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Sherman carjacker sentenced to 9 years in prison

By LeAnn R. Ralph

MENOMONIE — A 32-year-old Minneapolis man accused of taking a hostage in the Town of Sherman and stealing his car at knifepoint in April of 2012 has been sentenced to nine years in prison.

Jonlee Goers appeared in Dunn County Circuit Court May 31 for a sentencing hearing before the Honorable Rod Smeltzer.

Goers pleaded no-contest on March 15, and Judge Smeltzer found him guilty on the amended charges of three felony counts of false imprisonment, possession of methamphetamine and taking and driving a vehicle without consent.

“This was a very serious series of crimes,” said Dunn County Assistant District Attorney Andrew Maki, noting that before Goers took Steffen Demeter hostage and ordered Demeter to drive Goers to the Twin Cities in Demeter’s car, he had been involved in a high-speed chase from Minnesota, through St. Croix County and into Dunn County.

Goers originally was charged with five felonies: armed robbery, false imprisonment, operating a vehicle without consent and possessing a weapon, taking hostages, and taking and driving a vehicle without consent.

In middle school, Goers was considered gifted and talented in math and science, but at age 13, he started using drugs, and at age 22, he started using methamphetamine, Maki said.

Goers’ attorney, Stephen Muza, said that while Goers never intended to hurt Demeter, “he realizes he just about scared him to death.”

Instead of prison time, Muza pleaded with the court to sentence Goers to another year in the county jail, and that he be allowed either in-patient or out-patient treatment for his meth addiction, and that when he had finished treatment, he be allowed work-release privileges so he could begin to pay fines, restitution and child support.


Although Demeter chose not to be in court for Goers’ sentencing hearing, Goers said he had hoped Demeter would be there so he could apologize to him in person.

“I would like to apologize first and foremost to Mr. Demeter … I am forever in debt to him and would like to say I’m sorry,” Goers said.

Goers went on to say that he realizes he has made bad choices because of drugs and that he has harmed his family and his community because of his drug addiction.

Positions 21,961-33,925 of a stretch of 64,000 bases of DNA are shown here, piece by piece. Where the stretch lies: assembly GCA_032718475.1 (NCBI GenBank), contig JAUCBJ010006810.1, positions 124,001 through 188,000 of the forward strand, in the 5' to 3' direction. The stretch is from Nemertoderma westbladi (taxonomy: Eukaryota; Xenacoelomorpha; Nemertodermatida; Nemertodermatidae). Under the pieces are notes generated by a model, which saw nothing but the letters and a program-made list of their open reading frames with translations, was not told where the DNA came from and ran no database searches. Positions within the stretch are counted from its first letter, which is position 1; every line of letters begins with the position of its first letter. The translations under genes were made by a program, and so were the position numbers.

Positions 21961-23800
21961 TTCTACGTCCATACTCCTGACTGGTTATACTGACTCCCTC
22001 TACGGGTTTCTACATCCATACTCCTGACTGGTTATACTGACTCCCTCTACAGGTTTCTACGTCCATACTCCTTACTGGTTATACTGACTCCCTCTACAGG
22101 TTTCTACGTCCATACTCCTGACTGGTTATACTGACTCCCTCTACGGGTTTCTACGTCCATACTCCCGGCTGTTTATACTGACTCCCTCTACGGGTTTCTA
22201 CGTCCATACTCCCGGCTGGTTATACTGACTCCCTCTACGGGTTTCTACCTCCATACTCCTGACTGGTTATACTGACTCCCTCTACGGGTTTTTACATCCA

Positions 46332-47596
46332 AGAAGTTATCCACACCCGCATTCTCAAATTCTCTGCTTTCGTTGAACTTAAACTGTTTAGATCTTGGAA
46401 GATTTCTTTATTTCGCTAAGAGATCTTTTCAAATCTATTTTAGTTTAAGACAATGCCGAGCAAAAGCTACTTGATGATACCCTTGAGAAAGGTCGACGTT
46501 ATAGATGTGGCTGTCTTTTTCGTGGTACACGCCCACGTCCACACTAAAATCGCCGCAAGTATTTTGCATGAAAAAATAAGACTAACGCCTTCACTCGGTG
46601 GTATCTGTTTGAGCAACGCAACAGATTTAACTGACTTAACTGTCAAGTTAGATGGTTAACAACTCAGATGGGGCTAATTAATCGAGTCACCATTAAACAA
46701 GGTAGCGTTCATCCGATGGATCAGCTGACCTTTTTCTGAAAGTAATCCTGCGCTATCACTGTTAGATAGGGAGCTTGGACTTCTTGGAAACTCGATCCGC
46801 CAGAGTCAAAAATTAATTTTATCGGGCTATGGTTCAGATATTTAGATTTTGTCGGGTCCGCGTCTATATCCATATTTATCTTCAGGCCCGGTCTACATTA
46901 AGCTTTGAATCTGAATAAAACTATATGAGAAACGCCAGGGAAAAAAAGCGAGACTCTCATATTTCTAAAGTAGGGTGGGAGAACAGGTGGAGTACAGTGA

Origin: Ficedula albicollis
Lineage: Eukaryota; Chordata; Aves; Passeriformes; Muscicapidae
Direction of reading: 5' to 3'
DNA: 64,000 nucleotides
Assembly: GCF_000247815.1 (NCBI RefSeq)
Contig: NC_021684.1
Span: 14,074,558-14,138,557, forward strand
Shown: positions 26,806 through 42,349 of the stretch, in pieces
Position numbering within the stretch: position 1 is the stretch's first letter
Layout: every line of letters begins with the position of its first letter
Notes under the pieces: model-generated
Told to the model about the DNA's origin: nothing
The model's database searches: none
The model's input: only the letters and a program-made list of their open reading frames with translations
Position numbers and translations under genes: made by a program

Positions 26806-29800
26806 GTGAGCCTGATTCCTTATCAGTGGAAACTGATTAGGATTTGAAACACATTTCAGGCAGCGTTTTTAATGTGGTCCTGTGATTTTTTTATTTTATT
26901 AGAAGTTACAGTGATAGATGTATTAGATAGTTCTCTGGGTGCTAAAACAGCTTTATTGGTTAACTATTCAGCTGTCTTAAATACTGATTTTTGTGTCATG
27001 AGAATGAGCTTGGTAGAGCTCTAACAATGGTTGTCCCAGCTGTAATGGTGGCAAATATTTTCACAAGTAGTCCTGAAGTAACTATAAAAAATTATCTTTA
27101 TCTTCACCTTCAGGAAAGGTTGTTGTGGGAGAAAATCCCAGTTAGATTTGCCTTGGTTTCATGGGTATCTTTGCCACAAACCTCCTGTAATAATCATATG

“I would like to try to stop that,” he said.


A number of Goers’ family members were in the courtroom, and Judge Smeltzer said that Goers’ actions had left his family “heartbroken.”

“I think meth is even more selfish than alcohol,” Judge Smeltzer said, describing methamphetamine as a “scourge on the land.”

“I want you to figure out how to respect yourself,” he said.

Goers went across a state line, county lines and into someone’s house and “scared the bejesus out of that person,” Judge Smeltzer said.

“Meth is the devil in disguise,” he said.

Judge Smeltzer noted that he had gone back to school at age 30 and again at age 36, and that because of Goers’ intelligence, “I would like to see you go back to school at some point.”


Judge Smeltzer sentenced Goers to five years in prison for false imprisonment, with two years of initial confinement and three years of extended supervision, to two years in prison for possession of methamphetamine with one year of initial confinement and one year of extended supervision and to two years in prison for stealing Demeter’s car, with one year of initial confinement and one year of extended supervision.

Judge Smeltzer ordered that Goers be given credit for 399 days in the Dunn County Jail and that the sentence for possession of meth be consecutive to the prison term for false imprisonment and that the sentence for stealing the car be concurrent.

All together, Goers will actually serve about two years in prison and will be on probation for four years.


During a preliminary hearing last May, Demeter testified that he had been looking for his cat to bring it in the house for the night when he saw a man later identified as Goers standing on the steps of his Town of Sherman home.

When Demeter asked if he could help him with something, Demeter testified that Goers said he got locked out of his cabin and asked to use Demeter’s bathroom.

Goers ordered Demeter at knifepoint to drive him to the Twin Cities in Demeter’s car and later on told Demeter that the other car was out of gasoline.

Demeter convinced Goers they should buy gas for Goers’ car “so we can get you on your way” and pulled into the Kwik Trip off Exit 28 on Interstate-94.

Demeter testified that when he pulled up to the gas pumps, Goers “freaked” and said, “I can’t be here” and “get back on the highway.”

Because it was a Friday night, the Kwik Trip was busy, Demeter said, and so was Highway 128.

As Demeter was waiting for traffic so he could pull out onto the highway, he decided to bail out of the car and make a run for it and ran back to the Kwik Trip parking lot.

After a high-speed chase, Goers eventually was apprehended in Pierce County, and Demeter’s car was recovered from a corn field.

According to the criminal complaint, the car that Goers had been driving had been stolen from the Twin Cities area, and the license plates on the car had been stolen from the Superior area.

In addition to prison time and probation, Judge Smeltzer ordered Goers to pay court costs of $268 for each count and to pay $1,350 in restitution for the cost of repairing Demeter’s car.